Employment in BC rose 0.6 per cent to 2.84 million, while employment in Metro Vancouver rose 0.6 per cent to 1.62 million. The unemployment rate rose 0.3 points in BC to 5.6 per cent while rising in Metro Vancouver at 6.2 per cent in December.



Copyright British Columbia Real Estate Association. Reprinted with permission.

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Quick Snapshot of METRO VANCOUVER'S December 2023 MLS Sales


The MLS® Home Price Index composite benchmark price for all residential properties in Metro Vancouver* is currently $1,168,700. This represents a 1.4% decrease from November 2023 and a 5.0% increase from December 2022.


Specifically:


- The benchmark price for detached homes decreased 0.9% from Nov 2023 and increased 7.7% from Dec 2022.


- The benchmark price for townhouses decreased 1.8% from Nov 2023 and increased 6.4% from Dec 2022.


- The benchmark price for apartment/condos decreased 1.5% from Oct 2023 and increased 5.6% from Dec 2022.



*Areas covered by the Real Estate Board of Greater Vancouver include: Burnaby, Coquitlam, Maple Ridge, New Westminster, North Vancouver, Pitt Meadows, Port Coquitlam, Port Moody, Richmond, South Delta, Squamish, Sunshine Coast, Vancouver, West Vancouver, and Whistler.

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Metro Vancouver’s* housing market closed out 2023 with balanced market conditions, but the year-end totals mask a story of surprising resilience in the face of the highest borrowing costs seen in over a decade:


The Real Estate Board of Greater Vancouver (REBGV) reports that residential sales in the region totalled 26,249 in 2023, a 10.3 per cent decrease from the 29,261 sales recorded in 2022, and a 41.5 per cent decrease from the 44,884 sales in 2021. Last year’s sales total was 23.4 per cent below the 10-year annual sales average (34,272). 


“You could miss it by just looking at the year-end totals, but 2023 was a strong year for the Metro Vancouver housing market considering that mortgage rates were the highest they’ve been in over a decade,” Andrew Lis, REBGV’s director of economics and data analytics said. “In our 2023 forecast, we called for modest price increases throughout the year while most other forecasters were predicting price declines. The fact that we ended the year with five-per-cent-plus gains in home prices across all market segments demonstrates that Metro Vancouver remains an attractive and desirable destination, and elevated borrowing costs alone aren’t enough to dissuade buyers determined to get into this market.” 


Properties listed on the Multiple Listing Service® (MLS®) in Metro Vancouver totalled 50,893 in 2023. This represents a 7.5 per cent decrease compared to the 55,047 properties listed in 2022. This was 20.2 per cent below the 63,761 properties listed in 2021. 


The total number of properties listed last year was 10.5 per cent below the region’s 10-year total annual average of (56,868). Currently, the total number of homes listed for sale on the MLS® system in Metro Vancouver is 8,802, a 13 per cent increase compared to December 2022 (7,791). This is 0.3 per cent above the 10-year seasonal average (8,772).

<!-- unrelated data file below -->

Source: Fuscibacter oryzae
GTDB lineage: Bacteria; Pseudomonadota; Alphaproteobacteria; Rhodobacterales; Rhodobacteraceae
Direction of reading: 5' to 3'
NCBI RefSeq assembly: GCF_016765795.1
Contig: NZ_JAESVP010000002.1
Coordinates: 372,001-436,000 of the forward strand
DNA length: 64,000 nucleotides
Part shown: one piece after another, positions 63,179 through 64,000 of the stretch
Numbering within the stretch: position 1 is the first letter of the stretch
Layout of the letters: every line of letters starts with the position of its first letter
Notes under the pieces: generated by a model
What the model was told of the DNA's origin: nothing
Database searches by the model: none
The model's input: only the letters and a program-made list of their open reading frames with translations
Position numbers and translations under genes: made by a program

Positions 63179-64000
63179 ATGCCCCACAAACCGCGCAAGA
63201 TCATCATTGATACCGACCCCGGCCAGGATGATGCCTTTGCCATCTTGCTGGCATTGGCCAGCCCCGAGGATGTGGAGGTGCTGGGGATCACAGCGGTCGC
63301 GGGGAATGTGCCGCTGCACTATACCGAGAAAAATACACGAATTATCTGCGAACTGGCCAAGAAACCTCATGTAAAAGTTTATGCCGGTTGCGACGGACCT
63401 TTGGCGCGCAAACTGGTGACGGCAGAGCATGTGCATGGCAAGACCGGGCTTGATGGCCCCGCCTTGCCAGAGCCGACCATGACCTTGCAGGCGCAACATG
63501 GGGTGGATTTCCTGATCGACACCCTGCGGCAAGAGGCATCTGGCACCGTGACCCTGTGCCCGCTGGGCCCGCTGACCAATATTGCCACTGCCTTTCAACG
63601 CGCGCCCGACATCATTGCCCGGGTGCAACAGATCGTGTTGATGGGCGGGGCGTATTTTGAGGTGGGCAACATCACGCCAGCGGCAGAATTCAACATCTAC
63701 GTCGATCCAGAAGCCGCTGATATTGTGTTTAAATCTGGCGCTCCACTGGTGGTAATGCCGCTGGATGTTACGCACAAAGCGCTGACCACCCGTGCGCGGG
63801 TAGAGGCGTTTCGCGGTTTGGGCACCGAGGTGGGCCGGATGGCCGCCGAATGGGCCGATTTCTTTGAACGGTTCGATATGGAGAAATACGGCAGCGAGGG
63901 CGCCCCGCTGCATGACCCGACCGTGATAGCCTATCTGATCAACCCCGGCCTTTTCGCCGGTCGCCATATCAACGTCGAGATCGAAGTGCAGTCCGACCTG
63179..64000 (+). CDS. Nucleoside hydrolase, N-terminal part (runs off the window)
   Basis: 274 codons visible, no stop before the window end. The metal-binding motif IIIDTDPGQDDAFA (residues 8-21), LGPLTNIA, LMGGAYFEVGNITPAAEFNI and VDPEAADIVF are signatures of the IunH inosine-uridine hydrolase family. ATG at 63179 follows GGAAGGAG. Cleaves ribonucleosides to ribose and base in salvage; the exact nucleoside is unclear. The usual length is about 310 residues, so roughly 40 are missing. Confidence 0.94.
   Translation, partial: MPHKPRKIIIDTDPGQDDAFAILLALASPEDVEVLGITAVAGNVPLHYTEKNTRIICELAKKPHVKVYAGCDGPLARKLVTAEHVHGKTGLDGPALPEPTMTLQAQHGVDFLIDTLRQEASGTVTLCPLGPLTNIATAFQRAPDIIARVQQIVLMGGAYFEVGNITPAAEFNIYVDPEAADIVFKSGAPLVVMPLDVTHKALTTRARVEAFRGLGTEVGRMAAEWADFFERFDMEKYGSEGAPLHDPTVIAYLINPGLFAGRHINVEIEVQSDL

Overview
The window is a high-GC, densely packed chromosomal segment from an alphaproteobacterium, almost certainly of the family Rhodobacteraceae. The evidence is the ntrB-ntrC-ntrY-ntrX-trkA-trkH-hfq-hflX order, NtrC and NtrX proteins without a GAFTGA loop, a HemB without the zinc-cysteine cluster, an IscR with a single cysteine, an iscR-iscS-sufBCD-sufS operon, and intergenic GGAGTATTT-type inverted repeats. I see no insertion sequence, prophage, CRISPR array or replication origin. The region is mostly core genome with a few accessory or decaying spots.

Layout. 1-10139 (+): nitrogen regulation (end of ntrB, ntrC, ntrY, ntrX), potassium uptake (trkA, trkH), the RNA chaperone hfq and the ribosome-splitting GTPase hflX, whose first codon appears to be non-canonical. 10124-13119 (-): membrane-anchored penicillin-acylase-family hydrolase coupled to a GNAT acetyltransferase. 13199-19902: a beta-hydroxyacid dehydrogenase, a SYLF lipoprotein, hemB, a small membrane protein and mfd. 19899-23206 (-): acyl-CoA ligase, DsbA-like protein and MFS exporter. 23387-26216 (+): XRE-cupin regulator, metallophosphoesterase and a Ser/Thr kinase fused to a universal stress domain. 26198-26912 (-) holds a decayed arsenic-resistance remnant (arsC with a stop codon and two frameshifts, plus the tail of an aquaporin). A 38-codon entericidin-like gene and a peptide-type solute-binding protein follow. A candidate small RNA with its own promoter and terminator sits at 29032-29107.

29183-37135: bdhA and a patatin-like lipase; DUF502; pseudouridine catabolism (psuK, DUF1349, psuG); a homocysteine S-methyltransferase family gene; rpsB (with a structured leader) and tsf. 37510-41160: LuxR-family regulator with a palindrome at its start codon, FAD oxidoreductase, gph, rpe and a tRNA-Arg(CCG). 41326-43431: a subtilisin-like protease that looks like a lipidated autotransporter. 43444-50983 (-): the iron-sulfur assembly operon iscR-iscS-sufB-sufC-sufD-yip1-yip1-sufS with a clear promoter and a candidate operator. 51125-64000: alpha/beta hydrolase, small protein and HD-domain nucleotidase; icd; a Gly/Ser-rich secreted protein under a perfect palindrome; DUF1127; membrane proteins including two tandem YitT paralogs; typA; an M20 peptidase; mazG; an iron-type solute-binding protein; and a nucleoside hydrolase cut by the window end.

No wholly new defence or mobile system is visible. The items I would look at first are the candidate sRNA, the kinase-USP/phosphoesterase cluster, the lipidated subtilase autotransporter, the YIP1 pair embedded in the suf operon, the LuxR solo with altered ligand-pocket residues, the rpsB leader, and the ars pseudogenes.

The MLS® Home Price Index composite benchmark price for all residential properties in Metro Vancouver is currently $1,168,700. This represents a five per cent increase over December 2022 and a 1.4 per cent decrease compared to November 2023. 


“Ultimately, the story of 2023 is one of too few homes available relative to the pool of willing and qualified buyers,” Lis said. “Sellers were reluctant to list their properties early in the year, which led to fewer sales than usual coming out of the gate. But this also led to near record-low inventory levels in the spring, which put upward pressure on prices as buyers competed for the scarce few homes available.”

 
“Looking back on the year, it’s hard not to wonder how we’d be closing out 2023 if mortgage rates had been a few per cent lower than they were. And it looks like we might get some insight into that question in 2024, as bond markets and professional forecasters are projecting lower borrowing costs are likely to come, with modest rate cuts expected in the first half of the New Year.”



Areas covered by the Real Estate Board of Greater Vancouver include: Burnaby, Coquitlam, Maple Ridge, New Westminster, North Vancouver, Pitt Meadows, Port Coquitlam, Port Moody, Richmond, South Delta, Squamish, Sunshine Coast, Vancouver, West Vancouver, and Whistler.

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Metro Vancouver's* housing market shows resilience in 2023, ending the year in balanced territory:
 

Residential sales in the region totalled 1,345 in December 2023, a 3.2 per cent increase from the 1,303 sales recorded in December 2022. This was 36.4 per cent below the 10-year seasonal average (2,114). 


There were 1,327 detached, attached and apartment properties newly listed for sale on the Multiple Listing Service® (MLS®) in Metro Vancouver in December 2023. This represents a 9.9 per cent increase compared to the 1,208 properties listed in December 2022. This was 22.7 per cent below the 10-year seasonal average (1,716). 


Across all detached, attached and apartment property types, the sales-to-active listings ratio for December 2023 is 16 per cent. By property type, the ratio is 11.1 per cent for detached homes, 18.7 per cent for attached, and 19.6 per cent for apartments. 


Analysis of the historical data suggests downward pressure on home prices occurs when the ratio dips below 12 per cent for a sustained period, while home prices often experience upward pressure when it surpasses 20 per cent over several months.